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Auteur Oikonomou, A.; Leprieur, F.; Leonardos, I.D. url  doi
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  Titre Biogeography of freshwater fishes of the Balkan Peninsula Type Article scientifique
  Année 2014 Publication Revue Abrégée Hydrobiologia  
  Volume (down) 738 Numéro 1 Pages 205-220  
  Mots-Clés Balkan Peninsula; Beta diversity; Bioregionalisation; Conservation biogeography; Vulnerability; ancient lakes; biodiversity conservation; endemism; freshwater fish; global patterns; mitochondrial-dna sequences; north-america; phylogeography; species richness  
  Résumé Delineating biogeographical regions is a critical step towards the establishment and evaluation of conservation priorities. In the present study, we analysed the distribution patterns of the freshwater fish of an understudied European biodiversity hotspot, the Balkan Peninsula. Based on the most extensive available database of native freshwater fish species distributions, we performed a hierarchical clustering analysis to identify the major biogeographical regions of the Balkan Peninsula. We also highlighted the 'hottest hotspots' of freshwater fish diversity across the delimited biogeographical regions by describing the patterns of species richness, endemic and vulnerable species; indicator species were also determined. The bioregionalisation scheme consisted of eight groups of drainage basins that correspond to distinct regions of the Balkan Peninsula. Overall, the delineated biogeographical regions varied in terms of species richness, endemism, vulnerability (i.e. extinction threats) and indicator species composition. From a conservation perspective, this study emphasises the prioritisation of areas characterised by high levels of irreplaceability (endemism) and vulnerability (i.e. the Attikobeotia region, Ionian Sea and Prespa Lakes) and stresses the necessity of implementing a network of protected freshwater areas across the Balkan Peninsula.  
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  Langue English Langue du Résumé Titre Original  
  Éditeur de collection Titre de collection Titre de collection Abrégé  
  Volume de collection Numéro de collection Edition  
  ISSN 0018-8158 ISBN Médium  
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  Numéro d'Appel MARBEC @ isabelle.vidal-ayouba @ collection 454  
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Auteur Grenie, M.; Mouillot, D.; Villeger, S.; Denelle, P.; Tucker, C.M.; Munoz, F.; Violle, C. doi  openurl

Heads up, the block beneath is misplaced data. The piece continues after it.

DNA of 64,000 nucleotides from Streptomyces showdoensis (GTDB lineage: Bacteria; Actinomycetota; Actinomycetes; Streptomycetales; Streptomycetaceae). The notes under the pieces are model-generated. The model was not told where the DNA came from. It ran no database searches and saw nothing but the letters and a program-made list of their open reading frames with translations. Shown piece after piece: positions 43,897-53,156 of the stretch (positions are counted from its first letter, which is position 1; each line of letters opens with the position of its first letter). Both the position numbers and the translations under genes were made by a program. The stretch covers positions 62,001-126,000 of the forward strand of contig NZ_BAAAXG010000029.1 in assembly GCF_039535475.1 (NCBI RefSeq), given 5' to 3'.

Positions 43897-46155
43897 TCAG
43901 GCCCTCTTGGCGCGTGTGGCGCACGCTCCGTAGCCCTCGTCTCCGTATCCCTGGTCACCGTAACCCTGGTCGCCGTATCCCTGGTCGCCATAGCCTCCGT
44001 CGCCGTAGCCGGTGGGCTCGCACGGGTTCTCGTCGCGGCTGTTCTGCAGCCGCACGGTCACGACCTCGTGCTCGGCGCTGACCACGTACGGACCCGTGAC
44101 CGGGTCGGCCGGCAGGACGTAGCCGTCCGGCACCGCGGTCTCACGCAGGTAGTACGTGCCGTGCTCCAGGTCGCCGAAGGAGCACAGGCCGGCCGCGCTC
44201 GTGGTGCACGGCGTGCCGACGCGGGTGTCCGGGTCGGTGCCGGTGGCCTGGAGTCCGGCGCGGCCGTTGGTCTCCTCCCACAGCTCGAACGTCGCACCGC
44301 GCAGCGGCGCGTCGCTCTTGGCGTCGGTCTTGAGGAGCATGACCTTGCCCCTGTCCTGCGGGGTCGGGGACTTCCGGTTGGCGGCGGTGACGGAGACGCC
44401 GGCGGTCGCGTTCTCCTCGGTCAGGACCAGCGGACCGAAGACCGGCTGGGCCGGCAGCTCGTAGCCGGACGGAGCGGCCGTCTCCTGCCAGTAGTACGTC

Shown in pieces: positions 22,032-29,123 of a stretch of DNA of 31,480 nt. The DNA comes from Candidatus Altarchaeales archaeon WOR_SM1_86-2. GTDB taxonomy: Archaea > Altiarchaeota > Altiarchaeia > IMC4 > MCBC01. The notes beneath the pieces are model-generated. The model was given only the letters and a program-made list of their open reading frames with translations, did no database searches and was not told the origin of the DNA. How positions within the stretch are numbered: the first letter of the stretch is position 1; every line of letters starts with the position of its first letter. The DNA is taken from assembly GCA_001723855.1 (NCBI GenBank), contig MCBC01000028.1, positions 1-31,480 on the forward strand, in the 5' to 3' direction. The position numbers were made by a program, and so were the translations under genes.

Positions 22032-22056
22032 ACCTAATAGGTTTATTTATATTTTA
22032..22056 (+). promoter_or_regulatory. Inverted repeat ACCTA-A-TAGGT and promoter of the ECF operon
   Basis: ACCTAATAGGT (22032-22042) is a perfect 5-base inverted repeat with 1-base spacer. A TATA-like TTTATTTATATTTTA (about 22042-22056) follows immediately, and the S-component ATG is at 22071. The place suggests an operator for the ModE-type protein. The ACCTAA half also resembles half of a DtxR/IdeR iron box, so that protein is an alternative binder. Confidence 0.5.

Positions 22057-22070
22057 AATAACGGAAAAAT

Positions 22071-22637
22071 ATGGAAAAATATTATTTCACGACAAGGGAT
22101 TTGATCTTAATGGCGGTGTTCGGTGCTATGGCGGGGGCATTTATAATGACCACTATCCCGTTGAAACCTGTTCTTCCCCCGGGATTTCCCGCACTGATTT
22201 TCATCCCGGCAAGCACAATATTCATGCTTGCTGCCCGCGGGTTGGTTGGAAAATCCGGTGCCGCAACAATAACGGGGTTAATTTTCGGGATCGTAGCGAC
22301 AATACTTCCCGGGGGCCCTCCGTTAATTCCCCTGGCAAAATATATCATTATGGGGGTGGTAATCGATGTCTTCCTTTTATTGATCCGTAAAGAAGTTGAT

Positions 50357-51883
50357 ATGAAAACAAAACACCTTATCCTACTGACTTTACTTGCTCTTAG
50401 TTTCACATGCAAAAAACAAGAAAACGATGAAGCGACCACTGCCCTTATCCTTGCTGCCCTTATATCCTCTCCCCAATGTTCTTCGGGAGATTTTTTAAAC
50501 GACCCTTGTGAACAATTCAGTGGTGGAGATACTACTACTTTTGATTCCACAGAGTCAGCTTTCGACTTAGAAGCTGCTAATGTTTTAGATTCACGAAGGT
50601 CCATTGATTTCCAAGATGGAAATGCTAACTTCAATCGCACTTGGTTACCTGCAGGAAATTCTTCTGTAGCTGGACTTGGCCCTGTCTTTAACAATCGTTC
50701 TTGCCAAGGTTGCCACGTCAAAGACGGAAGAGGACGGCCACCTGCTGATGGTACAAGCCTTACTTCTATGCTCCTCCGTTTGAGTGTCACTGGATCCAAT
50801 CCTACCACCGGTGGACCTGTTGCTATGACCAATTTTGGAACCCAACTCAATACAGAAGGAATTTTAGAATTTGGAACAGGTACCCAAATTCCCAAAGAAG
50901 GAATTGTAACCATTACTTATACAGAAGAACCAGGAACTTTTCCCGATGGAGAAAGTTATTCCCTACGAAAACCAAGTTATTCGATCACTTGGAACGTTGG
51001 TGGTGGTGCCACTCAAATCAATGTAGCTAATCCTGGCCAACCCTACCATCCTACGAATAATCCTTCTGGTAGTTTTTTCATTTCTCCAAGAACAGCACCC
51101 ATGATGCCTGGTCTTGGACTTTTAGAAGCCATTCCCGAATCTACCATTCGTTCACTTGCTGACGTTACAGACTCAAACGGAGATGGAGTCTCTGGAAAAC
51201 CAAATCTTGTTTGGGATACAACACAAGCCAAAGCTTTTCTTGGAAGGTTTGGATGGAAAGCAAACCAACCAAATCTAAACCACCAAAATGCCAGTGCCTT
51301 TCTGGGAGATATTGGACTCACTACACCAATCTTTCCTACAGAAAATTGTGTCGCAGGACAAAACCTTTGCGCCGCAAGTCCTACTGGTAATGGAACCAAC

Titre Functional rarity of coral reef fishes at the global scale: Hotspots and challenges for conservation Type Article scientifique
  Année 2018 Publication Revue Abrégée Biol. Conserv.  
  Volume (down) 226 Numéro Pages 288-299  
  Mots-Clés biodiversity; Biodiversity facet; Coral triangle; diversity; ecology; ecosystem processes; Evolutionary distinctiveness; Functional distinctiveness; Funrar; marine-protected areas; ocean acidification; redundancy; species richness; trait; vulnerability  
  Résumé Characterizing functional diversity has become central in ecological research and for biodiversity assessment. Understanding the role of species with rare traits, i.e. functionally rare species, in community assembly, ecosystem dynamics and functioning has recently gained momentum. However, functional rarity is still ignored in conservation strategies. Here, we quantified global functional and evolutionary rarity for 2073 species of coral reef fishes and compared the rarity values to IUCN Red List status. Most species were functionally common but geographically rare. However, we found very weak correlation between functional rarity and evolutionary rarity. Functional rarity was highest for species classified as not evaluated or threatened by the IUCN Red List. The location of functional rarity hotspots (Tropical Eastern Pacific) did not match hotspots of species richness and evolutionary distinctiveness (Indo-Australian Archipelago), nor the currently protected areas. We argue that functional rarity should be acknowledged for both species and site prioritization in conservation strategies.  
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  Langue English Langue du Résumé Titre Original  
  Éditeur de collection Titre de collection Titre de collection Abrégé  
  Volume de collection Numéro de collection Edition  
  ISSN 0006-3207 ISBN Médium  
  Région Expédition Conférence  
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  Numéro d'Appel MARBEC @ alain.herve @ collection 2434  
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Auteur Goetze, J.; Langlois, T.; Claudet, J.; Januchowski-Hartley, F.; Jupiter, S.D. doi  openurl
  Titre Periodically harvested closures require full protection of vulnerable species and longer closure periods Type Article scientifique
  Année 2016 Publication Revue Abrégée Biol. Conserv.  
  Volume (down) 203 Numéro Pages 67-74  
  Mots-Clés areas; biomass; Fiji; Fisheries management; life-history; Locally managed marine areas; Marine conservation; marine reserves; predatory fish; Recovery; reef fish communities; responses; small-scale fisheries; stereo-video; vulnerability  
  Résumé Periodically harvested closures (PHCs) are small fisheries closures with objectives such as sustaining fisheries and conserving biodiversity and have become one of the most common forms of nearshore marine management in the Western Pacific. Although PHCs can provide both short-term conservation and fisheries benefits, their potential as a long-term management strategy remains unclear. Through empirical assessment of a single harvest event in each of five PHCs, we determined whether targeted fishes that differ in their vulnerability to fishing recovered to pre-harvest conditions (the state prior to last harvest) and demonstrated post-harvest recovery benefits after 1 year of re-closure. For low and moderately vulnerable species, two PHCs provided significant pre-harvest benefits and one provided significant post-harvest recovery benefits, suggesting a contribution to longer-term sustainability. PHCs with a combination of high compliance and longer closing times are more likely to provide fisheries benefits and recover from harvest events, however, no benefits were observed across any PHCs for highly vulnerable species. We recommend PHCs have longer closure periods before being harvested and species that are highly vulnerable to fishing (e.g. large species of; grouper, wrasse and parrotfish) are avoided during harvests to avoid overexploitation and increase the sustainability of small-scale fisheries. (C) 2016 Elsevier Ltd. All rights reserved.